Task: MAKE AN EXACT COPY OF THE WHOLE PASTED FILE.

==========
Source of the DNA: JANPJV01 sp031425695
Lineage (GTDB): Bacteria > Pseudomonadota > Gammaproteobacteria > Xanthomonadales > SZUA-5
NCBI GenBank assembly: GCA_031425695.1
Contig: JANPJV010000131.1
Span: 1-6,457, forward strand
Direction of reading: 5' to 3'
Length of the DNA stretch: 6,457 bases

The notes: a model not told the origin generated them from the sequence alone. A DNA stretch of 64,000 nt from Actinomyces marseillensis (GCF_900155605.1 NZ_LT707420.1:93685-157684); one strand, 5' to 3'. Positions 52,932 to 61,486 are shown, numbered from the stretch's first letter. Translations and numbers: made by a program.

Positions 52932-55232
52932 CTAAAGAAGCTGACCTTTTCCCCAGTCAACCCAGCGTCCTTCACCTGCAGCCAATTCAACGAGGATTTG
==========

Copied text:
Source of the DNA: JANPJV01 sp031425695
Lineage (GTDB): Bacteria > Pseudomonadota > Gammaproteobacteria > Xanthomonadales > SZUA-5
NCBI GenBank assembly: GCA_031425695.1
Contig: JANPJV010000131.1
Span: 1-6,457, forward strand
Direction of reading: 5' to 3'
Length of the DNA stretch: 6,457 bases

The notes: a model not told the origin generated them from the sequence alone. A DNA stretch of 64,000 nt from Actinomyces marseillensis (GCF_900155605.1 NZ_LT707420.1:93685-157684); one strand, 5' to 3'. Positions 52,932 to 61,486 are shown, numbered from the stretch's first letter. Translations and numbers: made by a program.

Positions 52932-55232
52932 CTAAAGAAGCTGACCTTTTCCCCAGTCAACCCAGCGTCCTTCACCTGCAGCCAATTCAACGAGGATTTG